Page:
Saturday, August 01, 2015

#Wikidata - the Forough Faroukhzad Award

When I wrote about the Radcliffe fellow Mrs Mehrangiz Kar, I mentioned that recognition came to her in the form of many awards. One of them was the Forough Faroukhzad Award. This award was only known as a string of text. I asked an Iranian friend if he could identify a few more people who received this award. He identified a few more for me and consequently, this award became incrementally more relevant

When you concentrate on the people of the Radcliffe college or alternatively the winners of the Forough Faroukhzad award, you make them better connected. It gets you to other universities or other awards. It may show you where those who teach were educated or it may show you nothing at all because the data is just not there.

A Dutch scientist published in a journal that dementia has a one in three link to heart and circulatory issues. It is highly likely that such knowledge may spur people to take better care of their health. The scientist does not have an article or an item. The organisation that reports on it funded the research. It has a high impact on research on this issue in the world and it is hardly known outside the Netherlands by people who are not working in this field..

The Hartstichting also issues awards and it makes it obvious why the persons involved are important. I can read Dutch, not Iranian. We need friends from all over the world making the connections. Giving us a view that brings a new perspective.
Thanks,
     GerardM

Thursday, July 30, 2015

#Wikidata - What is a Radcliffe fellow?

Mrs Mehrangiz Kar is a Radcliffe fellow. It is just one of the things that is to know about her. I think this fellow thing is a fancy way of saying that she was employed at Radcliffe college..  When you read the article about her, there are several quite relevant awards mentioned.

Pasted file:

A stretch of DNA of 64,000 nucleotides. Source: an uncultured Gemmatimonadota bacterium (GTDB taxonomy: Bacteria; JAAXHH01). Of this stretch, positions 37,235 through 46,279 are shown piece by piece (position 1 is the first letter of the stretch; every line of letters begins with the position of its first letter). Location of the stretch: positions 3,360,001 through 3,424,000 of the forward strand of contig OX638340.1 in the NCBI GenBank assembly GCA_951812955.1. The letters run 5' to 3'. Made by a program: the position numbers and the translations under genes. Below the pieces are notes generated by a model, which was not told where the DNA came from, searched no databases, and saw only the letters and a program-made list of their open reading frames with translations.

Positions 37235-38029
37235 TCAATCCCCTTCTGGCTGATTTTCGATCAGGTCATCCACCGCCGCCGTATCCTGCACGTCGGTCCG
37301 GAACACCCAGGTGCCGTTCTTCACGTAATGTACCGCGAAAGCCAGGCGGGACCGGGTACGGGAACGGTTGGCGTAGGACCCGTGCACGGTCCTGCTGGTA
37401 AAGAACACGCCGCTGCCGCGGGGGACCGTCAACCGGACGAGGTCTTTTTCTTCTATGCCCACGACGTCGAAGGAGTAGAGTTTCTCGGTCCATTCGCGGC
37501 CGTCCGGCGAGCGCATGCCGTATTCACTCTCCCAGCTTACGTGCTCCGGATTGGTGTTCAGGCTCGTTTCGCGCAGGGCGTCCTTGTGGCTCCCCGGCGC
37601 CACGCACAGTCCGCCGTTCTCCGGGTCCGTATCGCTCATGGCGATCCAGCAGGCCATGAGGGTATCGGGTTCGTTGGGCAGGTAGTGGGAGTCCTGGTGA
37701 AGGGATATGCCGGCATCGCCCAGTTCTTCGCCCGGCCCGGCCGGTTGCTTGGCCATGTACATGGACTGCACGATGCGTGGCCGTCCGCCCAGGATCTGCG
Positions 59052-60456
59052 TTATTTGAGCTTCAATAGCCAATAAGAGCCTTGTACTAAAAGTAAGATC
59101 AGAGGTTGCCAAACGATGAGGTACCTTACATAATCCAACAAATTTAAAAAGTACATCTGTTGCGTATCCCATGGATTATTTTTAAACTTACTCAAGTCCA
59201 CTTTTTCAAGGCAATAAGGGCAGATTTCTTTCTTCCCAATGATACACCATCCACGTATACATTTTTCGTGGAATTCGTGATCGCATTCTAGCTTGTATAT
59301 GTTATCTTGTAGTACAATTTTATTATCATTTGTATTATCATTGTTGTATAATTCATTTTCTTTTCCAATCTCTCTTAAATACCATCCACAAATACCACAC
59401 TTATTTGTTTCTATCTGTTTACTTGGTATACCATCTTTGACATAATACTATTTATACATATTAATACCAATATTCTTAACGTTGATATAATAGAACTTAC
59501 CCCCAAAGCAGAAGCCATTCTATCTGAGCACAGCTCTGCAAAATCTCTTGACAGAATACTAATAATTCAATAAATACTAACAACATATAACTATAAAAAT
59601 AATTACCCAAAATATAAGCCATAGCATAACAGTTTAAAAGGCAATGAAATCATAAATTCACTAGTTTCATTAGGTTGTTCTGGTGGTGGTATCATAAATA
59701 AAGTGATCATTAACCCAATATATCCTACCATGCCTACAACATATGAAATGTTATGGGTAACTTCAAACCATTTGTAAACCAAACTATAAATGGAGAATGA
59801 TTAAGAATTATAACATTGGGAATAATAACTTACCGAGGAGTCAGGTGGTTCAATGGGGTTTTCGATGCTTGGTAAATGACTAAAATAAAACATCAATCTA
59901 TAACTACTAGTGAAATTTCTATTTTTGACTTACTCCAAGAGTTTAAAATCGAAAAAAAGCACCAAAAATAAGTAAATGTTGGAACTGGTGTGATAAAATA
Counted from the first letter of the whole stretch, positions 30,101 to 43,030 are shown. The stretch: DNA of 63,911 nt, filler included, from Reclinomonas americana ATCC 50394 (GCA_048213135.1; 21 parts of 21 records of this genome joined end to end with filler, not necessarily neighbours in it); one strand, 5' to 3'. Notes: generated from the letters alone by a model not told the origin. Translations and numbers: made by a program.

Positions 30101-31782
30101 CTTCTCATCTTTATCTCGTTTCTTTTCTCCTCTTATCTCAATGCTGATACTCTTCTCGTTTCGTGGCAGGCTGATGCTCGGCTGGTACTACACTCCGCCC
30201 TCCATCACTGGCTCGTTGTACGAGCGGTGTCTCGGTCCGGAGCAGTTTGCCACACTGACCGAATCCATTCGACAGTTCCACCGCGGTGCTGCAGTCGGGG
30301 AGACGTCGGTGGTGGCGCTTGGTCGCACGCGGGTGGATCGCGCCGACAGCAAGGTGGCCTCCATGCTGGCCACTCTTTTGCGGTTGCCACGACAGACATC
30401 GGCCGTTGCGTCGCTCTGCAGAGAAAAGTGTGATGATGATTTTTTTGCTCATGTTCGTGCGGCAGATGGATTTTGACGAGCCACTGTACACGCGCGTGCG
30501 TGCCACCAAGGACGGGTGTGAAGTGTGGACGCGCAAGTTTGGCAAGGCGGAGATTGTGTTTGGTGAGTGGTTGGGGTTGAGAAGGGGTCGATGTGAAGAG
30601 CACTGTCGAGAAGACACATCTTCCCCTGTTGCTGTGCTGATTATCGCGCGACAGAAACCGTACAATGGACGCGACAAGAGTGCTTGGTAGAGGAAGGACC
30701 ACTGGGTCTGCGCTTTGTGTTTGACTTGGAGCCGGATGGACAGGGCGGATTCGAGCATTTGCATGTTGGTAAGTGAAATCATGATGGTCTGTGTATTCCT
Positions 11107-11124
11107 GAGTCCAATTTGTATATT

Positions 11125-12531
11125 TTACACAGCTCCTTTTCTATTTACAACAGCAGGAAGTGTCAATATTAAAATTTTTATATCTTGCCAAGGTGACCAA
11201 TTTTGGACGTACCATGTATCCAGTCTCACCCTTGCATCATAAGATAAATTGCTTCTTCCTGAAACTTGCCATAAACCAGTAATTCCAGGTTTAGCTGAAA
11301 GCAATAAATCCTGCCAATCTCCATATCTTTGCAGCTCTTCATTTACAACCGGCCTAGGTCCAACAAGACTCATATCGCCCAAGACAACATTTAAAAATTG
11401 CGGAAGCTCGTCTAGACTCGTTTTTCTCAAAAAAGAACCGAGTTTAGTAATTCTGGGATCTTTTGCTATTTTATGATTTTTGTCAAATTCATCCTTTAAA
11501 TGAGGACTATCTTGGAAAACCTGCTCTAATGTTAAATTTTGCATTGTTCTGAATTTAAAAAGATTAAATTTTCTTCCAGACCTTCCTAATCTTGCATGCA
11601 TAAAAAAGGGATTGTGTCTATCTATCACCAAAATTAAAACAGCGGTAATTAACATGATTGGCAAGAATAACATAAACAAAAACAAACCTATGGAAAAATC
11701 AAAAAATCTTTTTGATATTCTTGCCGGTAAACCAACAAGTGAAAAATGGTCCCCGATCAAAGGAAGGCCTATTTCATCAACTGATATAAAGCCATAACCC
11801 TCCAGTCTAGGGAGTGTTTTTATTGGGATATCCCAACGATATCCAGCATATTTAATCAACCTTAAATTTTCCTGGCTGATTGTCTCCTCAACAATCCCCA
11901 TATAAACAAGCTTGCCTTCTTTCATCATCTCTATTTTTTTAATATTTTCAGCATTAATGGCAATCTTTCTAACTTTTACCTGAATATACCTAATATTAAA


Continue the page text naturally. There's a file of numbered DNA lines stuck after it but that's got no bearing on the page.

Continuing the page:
Registering awards, any and all awards, is a way of establishing relevance. Several of them so far did not merit their own article and therefore they are just registered as text. When you look close at all the Radcliffe fellows, you get an idea what they have in common. The same is true for people who received an award.

Every so often for their own political reasons, people will deny what is in their face when they look at it. The merit of the organisations that are of foreign origin is easy to dismiss.. "Gross interference", "not patriotic" is easy to utter and when the nation is said to be equal to the current incumbent.

The point of Wikipedia and Wikidata however, is not to take a point of view. Articles are there to be read, to inform. They may be the basis for an informed opinion. That is fine, that is what they are there for.

PS The point of Mrs Kar is that there are so many awards, relevant awards in the Wikipedia article that lack weight because they are not backed up with more information.
Thanks,
     GerardM


Sunday, July 26, 2015

#Wikidata - Sydney Hollander award

Some awards merit extra attention. One of them is the Sydney Hollander award. It was awarded to people and organisations that were instrumental in bringing an end to segregation in the United States. The award was brought attention to "best practices" and reinforced them. The first recipient in 1946 was the Baltimore Sun. It received the award because it finally ended the practice of indicating what race was desired in the "help wanted" section. At the time there was an argument if they deserved the award in the first place. Later the award proved to be a catalyst in bringing further changes to the Sun. After the award was received, the Sun began to cover the black community and interview notable people of colour.

The Sydney Hollander award had its end in 1964 because it was recognised that desegregation was now covered on a higher level. The need for the award was no longer so urgent.